Parents Want Social Interaction For Their Kids, But Will Schools Scratch That Itch?
As parents scramble to figure out schooling and childcare arrangements for the fall, one of the central themes arising in my conversations with families across the country is that making sure their children have social interactions is paramount.
I think that’s a top priority as well. It certainly is in my household.
What keeps haunting me in those conversations, however, is the assumption by so many parents that traditional schools will provide good socialization opportunities for their children—or, frankly, that they ever have.
Children, it turns out, also want to have fun their friends. When Clayton Christensen, Curtis Johnson and I revised “Disrupting Class,” one of our core arguments was that having fun with friends is one of the most important priorities in many students’ lives.
But traditional schools tend not to perform this function well.
At the extreme end, roughly 20 percent of students age 12–18 report being bullied in school. Among parents with children in K–12 grades, over a third believe that bullying is a problem at their child’s school, according to a Harris poll.
Although not all students experience negative relationships like this, the question arises: are traditional classrooms optimized to help students form positive relationships?
Teachers are responsible for instructing large batches of diverse students, and they have limited time to connect with each student one-on-one. Whole-group lecture offers little opportunity for students to form relationships with each other or with the teacher during that time.
Schools themselves are stretched to provide a full suite of academic, extracurricular, and social services. The elimination of bullying and the assurance of a safe, positive environment can fall through the cracks.
Even more to the point, as Diane said to me on our podcast, “We all believe that school should be a social experience, that it should be joyful, that our kids should like it, and that they should actually be learning. … But what parents are thinking of as social learning actually isn’t.”
If you take a step back and remember some of your own schooling experience, you can likely see her point. If a student seeks to be social during class, that student typically gets in trouble in a traditional school.
Just remember the fate of the class clown. Or, in my case, why many of my middle school teachers likely thought I had written an autobiography when “Disrupting Class” was first published. Or how students who ask a friend for help in understanding something get in trouble for doing so in the middle of class.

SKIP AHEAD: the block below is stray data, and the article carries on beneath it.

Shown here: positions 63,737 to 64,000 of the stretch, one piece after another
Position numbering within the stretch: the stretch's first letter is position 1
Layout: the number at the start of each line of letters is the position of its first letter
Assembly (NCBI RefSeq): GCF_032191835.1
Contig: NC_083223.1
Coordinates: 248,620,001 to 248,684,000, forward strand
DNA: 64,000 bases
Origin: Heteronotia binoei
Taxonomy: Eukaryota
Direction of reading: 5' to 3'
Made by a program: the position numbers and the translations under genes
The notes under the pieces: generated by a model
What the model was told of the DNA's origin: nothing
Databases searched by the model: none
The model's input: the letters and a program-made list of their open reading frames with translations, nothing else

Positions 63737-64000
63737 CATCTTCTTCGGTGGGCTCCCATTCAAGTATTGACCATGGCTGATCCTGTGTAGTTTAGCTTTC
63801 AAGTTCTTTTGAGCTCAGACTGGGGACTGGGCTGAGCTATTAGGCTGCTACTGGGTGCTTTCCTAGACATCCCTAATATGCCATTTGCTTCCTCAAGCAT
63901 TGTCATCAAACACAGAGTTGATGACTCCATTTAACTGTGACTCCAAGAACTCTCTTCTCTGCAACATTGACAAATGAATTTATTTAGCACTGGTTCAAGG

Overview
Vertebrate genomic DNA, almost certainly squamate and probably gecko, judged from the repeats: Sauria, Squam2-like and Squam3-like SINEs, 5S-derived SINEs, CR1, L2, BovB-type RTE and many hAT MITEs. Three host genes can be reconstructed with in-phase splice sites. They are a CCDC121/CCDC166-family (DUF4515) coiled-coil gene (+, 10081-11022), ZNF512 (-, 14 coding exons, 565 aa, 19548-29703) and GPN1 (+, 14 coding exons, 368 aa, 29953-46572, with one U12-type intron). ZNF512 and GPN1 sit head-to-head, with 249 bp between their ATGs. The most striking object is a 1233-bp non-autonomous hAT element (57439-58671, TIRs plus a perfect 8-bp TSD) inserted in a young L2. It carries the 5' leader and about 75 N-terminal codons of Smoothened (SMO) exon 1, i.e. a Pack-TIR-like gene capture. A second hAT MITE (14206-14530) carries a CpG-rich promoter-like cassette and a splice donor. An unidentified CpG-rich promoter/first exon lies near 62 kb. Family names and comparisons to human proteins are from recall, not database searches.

It is of course true that school does afford some opportunities for social interaction—during recess or extracurricular activities or in the hallway before, between and after class. But the fact that these are all outside of the classroom as opposed to woven into the fabric of schooling itself shows just how much better and joyful—and more social—schools could and should be.
This picture doesn’t take into account that in-person schooling will be even less social this year given that students will be wearing masks—so it’ll be hard to pick up on physical cues and read faces, staying at least 3 to 6 feet apart, and experiencing a lot of “student shaming” by the adults when students violate safety protocol.
In the piece for Forbes (which you can read here) , I offer suggestions for what a positive social experience in school would look like, but I think this is where the “pandemic pods” and microschools I’ve been writing a lot about will come in to play as well.
For some more recent media on the topic, check out the following pieces in Yahoo! (“Want to get your kid in a learning pod this school year but don’t know how? Start with this expert advice.”), as well as this piece in Parade titled “What Does Hybrid Learning Mean Exactly? We Break Down Every Question Surrounding the Hybrid Teaching Model.”
Future U Is Back
Future U is back with 2 new episodes–one in which we welcome our listeners back, preview some of our upcoming shows, and discuss the news in higher ed from the summer, as well as a show in which we talk to the president and CFO of Dickinson College, one of the first institutions to reverse course and announce students wouldn’t be coming back in the fall. With many more colleges having gone this route in the past few weeks after they brought students back to school, you won’t want to miss this conversation.
With the media also increasingly writing about the fiscal challenges colleges face and the prospects they might close, I interviewed Linda McKinnish Bridges, the president who decided to close the Baptist Theological Seminary at Richmond, for Forbes. If you want to know what it’s like to be the president to close a college, read the piece, “‘A Failure To Thrive’: Closing A College.”
And finally, as more four-year colleges flip online, check out this NPR report on students taking a second look at community colleges.
As always, thanks for reading, listening, and writing,